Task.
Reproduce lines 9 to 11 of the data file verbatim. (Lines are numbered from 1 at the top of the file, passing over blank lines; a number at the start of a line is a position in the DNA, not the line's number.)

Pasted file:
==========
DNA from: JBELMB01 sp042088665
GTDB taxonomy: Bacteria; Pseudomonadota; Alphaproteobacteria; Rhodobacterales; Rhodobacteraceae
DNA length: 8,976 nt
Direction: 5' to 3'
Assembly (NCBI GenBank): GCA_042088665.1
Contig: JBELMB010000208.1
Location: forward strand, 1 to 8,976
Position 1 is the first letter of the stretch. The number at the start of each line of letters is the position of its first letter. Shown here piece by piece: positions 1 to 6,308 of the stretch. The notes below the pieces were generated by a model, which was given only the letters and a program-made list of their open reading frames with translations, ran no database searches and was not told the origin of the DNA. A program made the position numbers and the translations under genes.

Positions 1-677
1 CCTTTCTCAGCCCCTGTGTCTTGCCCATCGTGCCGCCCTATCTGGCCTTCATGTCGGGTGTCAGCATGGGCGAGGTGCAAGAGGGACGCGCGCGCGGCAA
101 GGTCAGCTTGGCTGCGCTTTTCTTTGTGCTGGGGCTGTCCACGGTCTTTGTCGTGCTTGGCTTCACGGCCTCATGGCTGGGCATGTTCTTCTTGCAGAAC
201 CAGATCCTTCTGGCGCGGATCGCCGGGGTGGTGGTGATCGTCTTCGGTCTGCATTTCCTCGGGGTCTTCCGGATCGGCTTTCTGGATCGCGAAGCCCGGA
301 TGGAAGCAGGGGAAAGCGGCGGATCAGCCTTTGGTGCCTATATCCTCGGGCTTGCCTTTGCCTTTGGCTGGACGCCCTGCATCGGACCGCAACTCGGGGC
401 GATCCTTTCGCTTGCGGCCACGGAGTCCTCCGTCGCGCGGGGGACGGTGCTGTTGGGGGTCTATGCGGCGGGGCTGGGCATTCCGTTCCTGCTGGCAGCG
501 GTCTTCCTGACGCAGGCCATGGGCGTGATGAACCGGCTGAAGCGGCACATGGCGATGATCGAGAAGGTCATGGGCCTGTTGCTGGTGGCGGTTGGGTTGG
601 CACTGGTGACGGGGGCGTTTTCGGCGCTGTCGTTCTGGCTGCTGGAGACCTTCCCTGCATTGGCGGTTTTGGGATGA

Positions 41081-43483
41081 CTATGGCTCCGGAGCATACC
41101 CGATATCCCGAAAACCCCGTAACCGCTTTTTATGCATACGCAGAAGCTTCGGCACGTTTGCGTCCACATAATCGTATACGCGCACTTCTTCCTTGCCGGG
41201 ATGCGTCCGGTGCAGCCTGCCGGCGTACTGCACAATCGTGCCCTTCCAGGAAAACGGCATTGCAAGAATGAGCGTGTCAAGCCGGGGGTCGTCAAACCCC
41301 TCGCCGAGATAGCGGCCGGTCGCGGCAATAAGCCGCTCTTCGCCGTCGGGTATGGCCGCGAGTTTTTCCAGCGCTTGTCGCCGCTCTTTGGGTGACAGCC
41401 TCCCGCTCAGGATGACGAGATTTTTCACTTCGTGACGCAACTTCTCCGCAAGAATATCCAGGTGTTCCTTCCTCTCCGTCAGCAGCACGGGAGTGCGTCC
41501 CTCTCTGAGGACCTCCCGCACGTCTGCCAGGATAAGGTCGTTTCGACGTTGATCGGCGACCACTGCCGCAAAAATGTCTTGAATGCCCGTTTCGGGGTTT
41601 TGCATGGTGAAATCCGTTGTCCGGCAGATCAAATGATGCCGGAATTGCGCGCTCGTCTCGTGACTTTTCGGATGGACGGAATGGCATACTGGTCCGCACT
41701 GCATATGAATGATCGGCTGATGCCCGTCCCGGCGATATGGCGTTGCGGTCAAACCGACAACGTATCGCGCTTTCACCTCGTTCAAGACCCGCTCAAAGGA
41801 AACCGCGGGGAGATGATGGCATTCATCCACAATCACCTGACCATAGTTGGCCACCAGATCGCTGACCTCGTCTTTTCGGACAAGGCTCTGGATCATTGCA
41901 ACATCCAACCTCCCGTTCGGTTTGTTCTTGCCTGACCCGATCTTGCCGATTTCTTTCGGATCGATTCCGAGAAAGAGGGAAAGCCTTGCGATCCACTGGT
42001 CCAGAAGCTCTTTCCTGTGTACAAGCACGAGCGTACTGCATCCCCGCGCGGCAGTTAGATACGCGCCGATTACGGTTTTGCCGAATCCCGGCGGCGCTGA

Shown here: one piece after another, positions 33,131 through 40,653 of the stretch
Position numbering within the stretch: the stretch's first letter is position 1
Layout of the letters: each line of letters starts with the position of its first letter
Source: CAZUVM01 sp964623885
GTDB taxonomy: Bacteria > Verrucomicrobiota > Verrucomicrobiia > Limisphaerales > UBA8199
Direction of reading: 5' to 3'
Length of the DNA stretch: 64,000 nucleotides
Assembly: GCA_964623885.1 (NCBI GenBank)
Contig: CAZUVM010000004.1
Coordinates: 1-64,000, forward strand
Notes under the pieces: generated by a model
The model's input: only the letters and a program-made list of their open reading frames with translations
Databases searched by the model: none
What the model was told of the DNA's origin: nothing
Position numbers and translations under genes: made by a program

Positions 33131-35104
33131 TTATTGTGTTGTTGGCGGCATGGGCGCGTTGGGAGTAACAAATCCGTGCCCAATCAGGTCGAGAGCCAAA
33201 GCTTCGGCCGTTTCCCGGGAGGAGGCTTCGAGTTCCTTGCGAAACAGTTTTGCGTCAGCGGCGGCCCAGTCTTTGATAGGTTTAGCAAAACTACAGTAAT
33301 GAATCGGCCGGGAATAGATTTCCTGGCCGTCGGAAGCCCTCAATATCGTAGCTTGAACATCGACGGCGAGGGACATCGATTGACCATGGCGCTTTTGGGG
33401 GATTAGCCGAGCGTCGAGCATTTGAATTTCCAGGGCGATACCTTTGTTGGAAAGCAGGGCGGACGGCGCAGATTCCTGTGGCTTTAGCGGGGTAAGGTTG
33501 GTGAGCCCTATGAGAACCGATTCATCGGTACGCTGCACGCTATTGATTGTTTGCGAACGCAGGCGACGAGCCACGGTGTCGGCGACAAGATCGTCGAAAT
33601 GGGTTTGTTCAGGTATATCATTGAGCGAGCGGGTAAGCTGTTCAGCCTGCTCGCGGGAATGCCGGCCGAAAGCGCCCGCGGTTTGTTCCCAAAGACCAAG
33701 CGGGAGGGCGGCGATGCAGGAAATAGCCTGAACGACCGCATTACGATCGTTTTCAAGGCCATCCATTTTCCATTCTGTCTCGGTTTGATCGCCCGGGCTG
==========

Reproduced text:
Positions 1-677
1 CCTTTCTCAGCCCCTGTGTCTTGCCCATCGTGCCGCCCTATCTGGCCTTCATGTCGGGTGTCAGCATGGGCGAGGTGCAAGAGGGACGCGCGCGCGGCAA
101 GGTCAGCTTGGCTGCGCTTTTCTTTGTGCTGGGGCTGTCCACGGTCTTTGTCGTGCTTGGCTTCACGGCCTCATGGCTGGGCATGTTCTTCTTGCAGAAC